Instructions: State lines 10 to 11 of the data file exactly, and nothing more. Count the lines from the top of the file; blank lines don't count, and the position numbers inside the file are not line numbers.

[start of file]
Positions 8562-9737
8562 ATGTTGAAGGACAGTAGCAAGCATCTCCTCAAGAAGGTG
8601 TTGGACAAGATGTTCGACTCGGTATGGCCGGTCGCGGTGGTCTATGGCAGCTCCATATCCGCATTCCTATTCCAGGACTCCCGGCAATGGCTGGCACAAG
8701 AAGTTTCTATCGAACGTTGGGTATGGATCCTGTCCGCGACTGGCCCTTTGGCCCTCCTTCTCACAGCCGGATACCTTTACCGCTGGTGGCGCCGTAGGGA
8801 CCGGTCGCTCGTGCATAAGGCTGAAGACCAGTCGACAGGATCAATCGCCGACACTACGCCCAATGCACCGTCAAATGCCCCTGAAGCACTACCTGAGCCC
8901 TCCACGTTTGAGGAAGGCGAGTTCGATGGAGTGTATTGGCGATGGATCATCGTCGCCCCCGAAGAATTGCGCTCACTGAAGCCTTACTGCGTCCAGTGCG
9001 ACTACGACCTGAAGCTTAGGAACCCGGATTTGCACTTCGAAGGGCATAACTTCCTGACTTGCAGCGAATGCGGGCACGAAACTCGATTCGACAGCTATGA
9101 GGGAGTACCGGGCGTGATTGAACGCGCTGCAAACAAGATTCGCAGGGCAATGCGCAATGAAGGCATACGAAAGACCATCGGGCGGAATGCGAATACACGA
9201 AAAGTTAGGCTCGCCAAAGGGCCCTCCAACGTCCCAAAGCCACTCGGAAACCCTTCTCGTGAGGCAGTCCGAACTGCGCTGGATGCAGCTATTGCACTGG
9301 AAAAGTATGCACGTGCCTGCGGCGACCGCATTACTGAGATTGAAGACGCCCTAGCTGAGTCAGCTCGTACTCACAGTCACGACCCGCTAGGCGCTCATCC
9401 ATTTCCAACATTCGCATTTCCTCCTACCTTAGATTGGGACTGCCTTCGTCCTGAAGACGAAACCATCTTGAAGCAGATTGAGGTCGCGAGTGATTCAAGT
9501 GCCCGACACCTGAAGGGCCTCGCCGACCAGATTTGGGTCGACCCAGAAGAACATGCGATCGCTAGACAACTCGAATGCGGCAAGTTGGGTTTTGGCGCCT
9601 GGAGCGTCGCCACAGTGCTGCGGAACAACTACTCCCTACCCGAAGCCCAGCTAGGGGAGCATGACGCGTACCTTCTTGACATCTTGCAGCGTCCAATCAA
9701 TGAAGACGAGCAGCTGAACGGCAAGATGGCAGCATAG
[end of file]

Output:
9301 AAAAGTATGCACGTGCCTGCGGCGACCGCATTACTGAGATTGAAGACGCCCTAGCTGAGTCAGCTCGTACTCACAGTCACGACCCGCTAGGCGCTCATCC
9401 ATTTCCAACATTCGCATTTCCTCCTACCTTAGATTGGGACTGCCTTCGTCCTGAAGACGAAACCATCTTGAAGCAGATTGAGGTCGCGAGTGATTCAAGT